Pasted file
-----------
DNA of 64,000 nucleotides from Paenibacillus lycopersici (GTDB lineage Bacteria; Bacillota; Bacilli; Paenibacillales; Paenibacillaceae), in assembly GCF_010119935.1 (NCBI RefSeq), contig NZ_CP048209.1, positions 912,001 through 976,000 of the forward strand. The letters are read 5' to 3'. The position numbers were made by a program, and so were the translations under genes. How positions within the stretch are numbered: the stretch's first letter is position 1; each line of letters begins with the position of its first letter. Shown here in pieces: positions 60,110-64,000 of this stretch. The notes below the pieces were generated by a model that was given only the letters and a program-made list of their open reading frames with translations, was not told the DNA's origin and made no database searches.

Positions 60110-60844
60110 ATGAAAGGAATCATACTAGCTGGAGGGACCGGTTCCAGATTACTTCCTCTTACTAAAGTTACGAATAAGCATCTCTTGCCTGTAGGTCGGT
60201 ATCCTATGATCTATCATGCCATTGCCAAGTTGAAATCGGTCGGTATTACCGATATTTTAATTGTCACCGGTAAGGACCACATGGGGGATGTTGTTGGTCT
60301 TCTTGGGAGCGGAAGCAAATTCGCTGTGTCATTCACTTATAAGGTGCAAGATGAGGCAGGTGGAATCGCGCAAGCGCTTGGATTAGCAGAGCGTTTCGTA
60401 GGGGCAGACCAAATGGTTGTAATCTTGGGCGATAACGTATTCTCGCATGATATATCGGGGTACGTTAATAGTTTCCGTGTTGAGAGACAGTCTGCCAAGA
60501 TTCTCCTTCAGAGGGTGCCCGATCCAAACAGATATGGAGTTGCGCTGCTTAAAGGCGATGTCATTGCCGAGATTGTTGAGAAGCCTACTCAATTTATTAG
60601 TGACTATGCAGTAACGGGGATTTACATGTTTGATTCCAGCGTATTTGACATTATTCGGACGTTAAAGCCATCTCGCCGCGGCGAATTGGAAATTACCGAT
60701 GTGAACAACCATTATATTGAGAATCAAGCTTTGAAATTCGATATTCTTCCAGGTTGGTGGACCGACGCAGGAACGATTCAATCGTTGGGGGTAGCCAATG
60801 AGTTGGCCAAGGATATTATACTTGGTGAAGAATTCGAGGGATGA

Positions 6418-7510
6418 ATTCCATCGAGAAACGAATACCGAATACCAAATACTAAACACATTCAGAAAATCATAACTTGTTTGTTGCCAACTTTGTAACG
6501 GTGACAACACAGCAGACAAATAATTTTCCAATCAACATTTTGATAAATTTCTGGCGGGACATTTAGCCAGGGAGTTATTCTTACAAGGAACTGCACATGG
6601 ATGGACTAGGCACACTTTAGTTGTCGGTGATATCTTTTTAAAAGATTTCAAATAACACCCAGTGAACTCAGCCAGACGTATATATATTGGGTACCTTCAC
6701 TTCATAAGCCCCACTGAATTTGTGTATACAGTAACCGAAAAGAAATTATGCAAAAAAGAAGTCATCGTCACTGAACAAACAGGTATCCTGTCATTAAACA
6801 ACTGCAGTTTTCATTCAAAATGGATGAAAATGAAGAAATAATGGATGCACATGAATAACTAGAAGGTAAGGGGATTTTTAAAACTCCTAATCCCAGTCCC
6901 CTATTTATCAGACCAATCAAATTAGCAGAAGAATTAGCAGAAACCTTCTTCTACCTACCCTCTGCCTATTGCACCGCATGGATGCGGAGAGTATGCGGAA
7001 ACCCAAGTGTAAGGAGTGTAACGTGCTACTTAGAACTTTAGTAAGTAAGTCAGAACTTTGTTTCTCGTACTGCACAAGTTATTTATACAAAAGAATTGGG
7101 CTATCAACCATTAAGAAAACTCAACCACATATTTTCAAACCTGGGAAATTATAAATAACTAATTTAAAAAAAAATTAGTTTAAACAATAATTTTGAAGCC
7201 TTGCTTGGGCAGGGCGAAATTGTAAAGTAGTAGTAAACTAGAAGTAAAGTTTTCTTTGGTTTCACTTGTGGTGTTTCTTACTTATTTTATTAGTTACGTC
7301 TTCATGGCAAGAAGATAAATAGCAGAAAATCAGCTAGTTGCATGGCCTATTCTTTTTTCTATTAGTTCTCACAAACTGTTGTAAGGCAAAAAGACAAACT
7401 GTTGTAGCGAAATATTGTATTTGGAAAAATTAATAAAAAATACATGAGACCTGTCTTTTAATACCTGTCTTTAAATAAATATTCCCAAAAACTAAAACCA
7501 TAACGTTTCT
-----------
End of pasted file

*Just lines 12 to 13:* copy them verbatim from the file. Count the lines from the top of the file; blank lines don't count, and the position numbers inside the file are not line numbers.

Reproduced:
6418 ATTCCATCGAGAAACGAATACCGAATACCAAATACTAAACACATTCAGAAAATCATAACTTGTTTGTTGCCAACTTTGTAACG
6501 GTGACAACACAGCAGACAAATAATTTTCCAATCAACATTTTGATAAATTTCTGGCGGGACATTTAGCCAGGGAGTTATTCTTACAAGGAACTGCACATGG